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Gathering: an A/R/Tographic practice for teaching in early childhood care and education

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dc.contributor.author Clark, Vanessa Sophia
dc.date.accessioned 2018-01-02T21:20:00Z
dc.date.available 2018-01-02T21:20:00Z
dc.date.copyright 2017 en_US
dc.date.issued 2018-01-02
dc.identifier.uri http://hdl.handle.net/1828/8927
dc.description.abstract The purpose of this dissertation is to enact and poetically story the nonlinear emergence of an a/r/tographic practice called gathering—a situated art practice of storying, doing, and making as researching and thinking—in multiple contexts, including early childhood teacher education and imperial and settler colonialism in Canada. Over two years, I sustained a ritual of gathering where I (re)read texts (e.g., Indigenous theories, Chicana feminisms, antiracist theories, postcolonial theories, and subaltern theories) and (re)walked the neighbourhood of my apartment on the stolen territories of the Lkwungen people, who are one of the Coast Salish peoples, on southern Vancouver Island, British Columbia. While I walked and as I read, I attended to how other artists, animals, and I gathered objects and ideas, the effects of the environment and weather, and the theoretical orientations and contexts of the ideas and objects. The poetic stories in this dissertation entangle bits of the ideas and objects I gathered during my walks and readings. I also story how my personal artistic process of gathering unfolded into teaching an inclusive practice course in the Early Childhood Care and Education Department at Capilano University. I and my class of preservice early childhood educators gathered on and around the Capilano campus, located on the traditional territories of Coast Salish peoples, including the Tsleil-Watuth, Skwxwú7mesh, shíshálh, Lil’Wat, and Musqueam Nations. With this a/r/tographic research, I offer a pedagogical and aesthetic way with which to attune to the process, conditions, and situations of engaging multiple theories. I inquire into different ways of relating with and taking responsibility for others and into what kinds of partial, incomplete, and imperfect regenerations, possibilities, and futures present themselves through gathering within a context of imperial and settler colonialism in Canada. en_US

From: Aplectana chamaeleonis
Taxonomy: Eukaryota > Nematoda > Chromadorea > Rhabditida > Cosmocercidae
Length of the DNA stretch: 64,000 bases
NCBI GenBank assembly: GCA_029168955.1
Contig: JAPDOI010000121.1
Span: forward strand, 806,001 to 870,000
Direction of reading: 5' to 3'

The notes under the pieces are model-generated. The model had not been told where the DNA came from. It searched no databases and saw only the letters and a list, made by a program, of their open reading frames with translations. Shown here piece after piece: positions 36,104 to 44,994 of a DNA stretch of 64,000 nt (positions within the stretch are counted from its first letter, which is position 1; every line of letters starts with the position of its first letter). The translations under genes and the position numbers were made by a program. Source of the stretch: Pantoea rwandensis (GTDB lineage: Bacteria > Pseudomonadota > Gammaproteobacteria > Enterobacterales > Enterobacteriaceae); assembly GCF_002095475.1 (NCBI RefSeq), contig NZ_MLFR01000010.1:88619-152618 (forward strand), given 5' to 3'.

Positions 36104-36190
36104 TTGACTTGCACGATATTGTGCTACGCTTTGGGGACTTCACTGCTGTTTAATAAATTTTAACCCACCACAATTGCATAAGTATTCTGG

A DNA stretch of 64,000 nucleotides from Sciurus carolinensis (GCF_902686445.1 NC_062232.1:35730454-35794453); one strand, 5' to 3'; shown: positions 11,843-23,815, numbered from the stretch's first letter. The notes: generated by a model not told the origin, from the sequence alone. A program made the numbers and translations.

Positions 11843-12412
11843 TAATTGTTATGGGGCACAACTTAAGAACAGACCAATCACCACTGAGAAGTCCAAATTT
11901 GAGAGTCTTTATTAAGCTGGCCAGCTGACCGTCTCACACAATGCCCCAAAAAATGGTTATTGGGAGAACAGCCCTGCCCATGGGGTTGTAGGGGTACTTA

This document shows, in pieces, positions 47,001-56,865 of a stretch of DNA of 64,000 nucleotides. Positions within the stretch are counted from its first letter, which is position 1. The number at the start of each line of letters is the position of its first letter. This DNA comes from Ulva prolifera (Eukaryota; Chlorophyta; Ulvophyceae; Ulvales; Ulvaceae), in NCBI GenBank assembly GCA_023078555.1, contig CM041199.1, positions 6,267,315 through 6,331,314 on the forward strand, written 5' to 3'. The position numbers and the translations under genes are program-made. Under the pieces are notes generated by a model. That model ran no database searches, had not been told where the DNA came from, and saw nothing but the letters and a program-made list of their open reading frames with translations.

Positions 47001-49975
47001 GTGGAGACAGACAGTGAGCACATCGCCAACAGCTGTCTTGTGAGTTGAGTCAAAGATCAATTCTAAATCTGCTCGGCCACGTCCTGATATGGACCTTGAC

dc.language English eng
dc.language.iso en en_US
dc.rights Available to the World Wide Web en_US
dc.subject art-based research en_US
dc.subject inclusive practice en_US
dc.subject settler and imperial colonialism en_US
dc.subject a/r/tography en_US
dc.subject early childhood care and education en_US
dc.title Gathering: an A/R/Tographic practice for teaching in early childhood care and education en_US
dc.type Thesis en_US
dc.contributor.supervisor Pacini-Ketchabaw, Veronica
dc.degree.department School of Child and Youth Care en_US
dc.degree.level Doctor of Philosophy Ph.D. en_US
dc.description.scholarlevel Graduate en_US


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